Reconstructing the Architecture Model for a Sustainable Software System (SATURN 2008)
April 2008 • Presentation
Presentation for the 2008 SATURN workshop held in Pittsburgh
Software Engineering Institute
This presentation was created for a conference series or symposium and does not necessarily reflect the positions and views of the Software Engineering Institute.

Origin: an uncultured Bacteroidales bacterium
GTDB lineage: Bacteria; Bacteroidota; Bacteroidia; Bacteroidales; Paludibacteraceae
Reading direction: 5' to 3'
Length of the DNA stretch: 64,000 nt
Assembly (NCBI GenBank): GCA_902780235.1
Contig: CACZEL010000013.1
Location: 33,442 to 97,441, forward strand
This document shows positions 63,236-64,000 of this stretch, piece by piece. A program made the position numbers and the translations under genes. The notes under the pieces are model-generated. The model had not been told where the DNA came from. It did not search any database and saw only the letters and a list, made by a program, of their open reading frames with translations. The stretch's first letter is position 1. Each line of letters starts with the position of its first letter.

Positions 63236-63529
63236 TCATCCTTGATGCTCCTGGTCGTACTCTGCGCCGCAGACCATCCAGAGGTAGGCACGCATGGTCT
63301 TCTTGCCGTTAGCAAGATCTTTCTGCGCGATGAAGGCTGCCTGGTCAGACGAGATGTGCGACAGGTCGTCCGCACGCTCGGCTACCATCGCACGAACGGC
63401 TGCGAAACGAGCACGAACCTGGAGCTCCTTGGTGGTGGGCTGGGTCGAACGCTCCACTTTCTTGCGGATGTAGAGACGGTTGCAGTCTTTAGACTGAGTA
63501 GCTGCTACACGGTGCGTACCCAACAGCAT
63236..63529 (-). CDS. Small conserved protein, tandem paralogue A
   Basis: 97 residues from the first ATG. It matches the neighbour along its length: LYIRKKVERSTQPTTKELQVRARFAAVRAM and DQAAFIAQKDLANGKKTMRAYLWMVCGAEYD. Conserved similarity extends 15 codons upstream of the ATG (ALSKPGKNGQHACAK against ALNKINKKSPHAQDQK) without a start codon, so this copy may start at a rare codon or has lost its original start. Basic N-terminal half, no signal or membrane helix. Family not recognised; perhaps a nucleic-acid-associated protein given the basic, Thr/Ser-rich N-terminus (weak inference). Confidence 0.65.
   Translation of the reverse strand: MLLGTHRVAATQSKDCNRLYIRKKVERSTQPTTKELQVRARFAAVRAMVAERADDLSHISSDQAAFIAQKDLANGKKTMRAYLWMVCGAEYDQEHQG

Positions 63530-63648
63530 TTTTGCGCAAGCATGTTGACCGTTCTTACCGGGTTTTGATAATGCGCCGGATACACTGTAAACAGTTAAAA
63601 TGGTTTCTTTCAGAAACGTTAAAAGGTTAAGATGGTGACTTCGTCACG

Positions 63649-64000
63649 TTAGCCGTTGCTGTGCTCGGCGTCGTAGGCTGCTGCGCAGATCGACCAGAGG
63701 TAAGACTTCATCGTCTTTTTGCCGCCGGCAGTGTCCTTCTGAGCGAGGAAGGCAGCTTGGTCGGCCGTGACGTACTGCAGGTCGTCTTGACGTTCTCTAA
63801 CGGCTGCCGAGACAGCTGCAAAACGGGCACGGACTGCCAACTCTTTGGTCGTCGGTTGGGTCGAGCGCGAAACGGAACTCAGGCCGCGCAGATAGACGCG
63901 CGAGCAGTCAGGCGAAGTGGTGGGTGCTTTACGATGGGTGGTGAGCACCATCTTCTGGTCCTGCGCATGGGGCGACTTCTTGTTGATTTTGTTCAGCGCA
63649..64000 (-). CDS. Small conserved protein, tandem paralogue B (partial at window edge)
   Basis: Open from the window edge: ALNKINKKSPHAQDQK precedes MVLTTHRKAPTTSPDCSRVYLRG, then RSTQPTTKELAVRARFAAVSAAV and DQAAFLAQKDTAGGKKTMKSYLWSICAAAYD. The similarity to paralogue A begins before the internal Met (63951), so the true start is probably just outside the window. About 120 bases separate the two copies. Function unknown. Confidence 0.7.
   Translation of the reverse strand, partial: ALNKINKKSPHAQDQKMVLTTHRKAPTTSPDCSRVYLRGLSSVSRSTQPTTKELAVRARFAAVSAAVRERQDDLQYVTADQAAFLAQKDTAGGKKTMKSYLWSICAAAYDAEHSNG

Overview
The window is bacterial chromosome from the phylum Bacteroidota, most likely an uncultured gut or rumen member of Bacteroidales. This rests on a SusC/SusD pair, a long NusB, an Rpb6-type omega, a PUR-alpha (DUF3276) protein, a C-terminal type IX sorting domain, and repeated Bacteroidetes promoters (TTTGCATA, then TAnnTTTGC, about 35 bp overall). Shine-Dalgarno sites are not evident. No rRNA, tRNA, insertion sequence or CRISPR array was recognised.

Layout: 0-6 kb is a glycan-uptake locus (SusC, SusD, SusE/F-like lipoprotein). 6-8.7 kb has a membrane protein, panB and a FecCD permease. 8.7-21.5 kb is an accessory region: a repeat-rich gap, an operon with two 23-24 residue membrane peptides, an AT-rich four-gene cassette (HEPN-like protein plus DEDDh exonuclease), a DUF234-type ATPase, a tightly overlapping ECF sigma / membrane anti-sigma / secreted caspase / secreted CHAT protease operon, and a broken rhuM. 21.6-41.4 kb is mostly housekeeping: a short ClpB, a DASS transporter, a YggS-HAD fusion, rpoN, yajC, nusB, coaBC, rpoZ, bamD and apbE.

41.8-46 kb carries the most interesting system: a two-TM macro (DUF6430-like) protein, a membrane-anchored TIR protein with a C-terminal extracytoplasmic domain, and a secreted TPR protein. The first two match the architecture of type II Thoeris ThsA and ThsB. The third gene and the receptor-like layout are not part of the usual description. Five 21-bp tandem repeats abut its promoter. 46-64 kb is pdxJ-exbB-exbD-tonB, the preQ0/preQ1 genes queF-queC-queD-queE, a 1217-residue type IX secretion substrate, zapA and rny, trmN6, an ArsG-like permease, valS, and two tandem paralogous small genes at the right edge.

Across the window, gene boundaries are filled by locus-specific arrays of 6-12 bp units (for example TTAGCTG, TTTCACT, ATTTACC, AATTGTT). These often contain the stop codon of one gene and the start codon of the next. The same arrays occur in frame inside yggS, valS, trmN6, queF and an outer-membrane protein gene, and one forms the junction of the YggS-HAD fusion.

Sustainable software architecture, which has evolved over more than 10 years and is to live and change for at least another decade, is very difficult to capture in an architecture model. The architecture is often a mixture of old and new tactics, and the system use cases which were once valid no longer capture the essence of all of the system's functionality and business goals. The case study of the reconstruction of an architectural model for a sustainable architecture to be presented dealt with a sustainable software architecture which had grown out of control. The original architects had left the development organization, and the new architects did not have full control of all parts of the sustainable architecture. In an attempt to gain back the control of the architecture, the goal of the development organization's architecture team was to document the architecture according to a model so that the architecture could be communicated among its stakeholders. The team started from the SEI books Documenting Software Architecture: Views and Beyond and Software Architecture in Practice. The team vision was to capture all domain-specific issues as trends and experiences, quality-attribute-specific issues, and business goal issues, which influence the architecture at the enterprise, system, and software levels in one model. The effects of changing business goals and software quality attributes on system architecture and software design should be made visible in the model. By making the relationships visible, the architects would be able to see what effect a changing business goal could have on the architecture or even predict how a shift in technology would affect the system and software architecture. The model would then serve as a decision guiding tool and be used in an active fashion instead of merely being a blueprint of the software architecture construction of today. The vision of documenting the different architecture levels in one model was more complex to realize than expected. What the case study ended up in was a conflict between the common approach of dividing the architecture into different views and the need of sustainable systems to accommodate changes in business goals, technology environment, and enterprise constructions affecting the architecture in one adaptive architecture model. This presentation aims at opening up the discussion on how to document continuously changing architecture at the enterprise, system, and software levels in one and the same model.